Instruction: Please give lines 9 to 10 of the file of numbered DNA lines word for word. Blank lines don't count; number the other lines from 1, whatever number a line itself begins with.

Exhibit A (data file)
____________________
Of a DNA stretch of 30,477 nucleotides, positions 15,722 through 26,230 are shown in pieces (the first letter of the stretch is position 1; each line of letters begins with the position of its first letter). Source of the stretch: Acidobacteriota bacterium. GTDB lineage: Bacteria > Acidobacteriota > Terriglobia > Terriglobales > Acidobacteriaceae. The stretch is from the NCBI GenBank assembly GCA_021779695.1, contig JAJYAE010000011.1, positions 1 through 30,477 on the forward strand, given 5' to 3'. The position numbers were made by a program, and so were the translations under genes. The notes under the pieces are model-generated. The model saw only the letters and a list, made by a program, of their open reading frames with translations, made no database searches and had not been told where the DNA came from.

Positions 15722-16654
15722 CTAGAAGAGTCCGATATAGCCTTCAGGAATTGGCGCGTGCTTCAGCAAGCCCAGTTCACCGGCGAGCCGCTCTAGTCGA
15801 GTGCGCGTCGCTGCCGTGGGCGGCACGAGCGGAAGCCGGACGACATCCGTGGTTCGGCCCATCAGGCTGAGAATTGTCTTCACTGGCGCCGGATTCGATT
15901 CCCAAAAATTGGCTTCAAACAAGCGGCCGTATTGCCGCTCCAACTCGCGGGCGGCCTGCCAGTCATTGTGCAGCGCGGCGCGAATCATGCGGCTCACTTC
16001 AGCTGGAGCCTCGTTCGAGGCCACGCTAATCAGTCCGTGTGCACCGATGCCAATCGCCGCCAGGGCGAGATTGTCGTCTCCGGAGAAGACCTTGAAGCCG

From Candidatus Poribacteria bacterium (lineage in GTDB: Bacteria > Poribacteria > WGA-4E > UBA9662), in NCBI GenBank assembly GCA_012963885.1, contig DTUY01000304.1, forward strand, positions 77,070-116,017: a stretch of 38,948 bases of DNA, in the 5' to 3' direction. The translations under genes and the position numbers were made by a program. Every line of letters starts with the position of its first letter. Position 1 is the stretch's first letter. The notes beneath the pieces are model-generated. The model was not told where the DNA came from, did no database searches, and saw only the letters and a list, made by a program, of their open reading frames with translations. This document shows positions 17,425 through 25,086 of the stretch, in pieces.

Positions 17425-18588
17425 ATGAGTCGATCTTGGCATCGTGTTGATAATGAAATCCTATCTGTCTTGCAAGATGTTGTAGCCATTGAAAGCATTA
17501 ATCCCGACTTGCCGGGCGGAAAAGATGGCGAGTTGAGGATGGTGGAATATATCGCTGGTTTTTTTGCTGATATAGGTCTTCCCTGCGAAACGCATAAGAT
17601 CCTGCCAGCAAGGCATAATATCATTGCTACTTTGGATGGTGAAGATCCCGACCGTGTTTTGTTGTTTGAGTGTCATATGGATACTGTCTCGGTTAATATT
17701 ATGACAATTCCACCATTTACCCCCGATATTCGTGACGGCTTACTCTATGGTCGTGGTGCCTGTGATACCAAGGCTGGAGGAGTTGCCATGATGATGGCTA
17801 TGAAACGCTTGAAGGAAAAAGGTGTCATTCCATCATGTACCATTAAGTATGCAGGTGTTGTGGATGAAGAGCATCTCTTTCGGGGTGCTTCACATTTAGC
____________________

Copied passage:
17425 ATGAGTCGATCTTGGCATCGTGTTGATAATGAAATCCTATCTGTCTTGCAAGATGTTGTAGCCATTGAAAGCATTA
17501 ATCCCGACTTGCCGGGCGGAAAAGATGGCGAGTTGAGGATGGTGGAATATATCGCTGGTTTTTTTGCTGATATAGGTCTTCCCTGCGAAACGCATAAGAT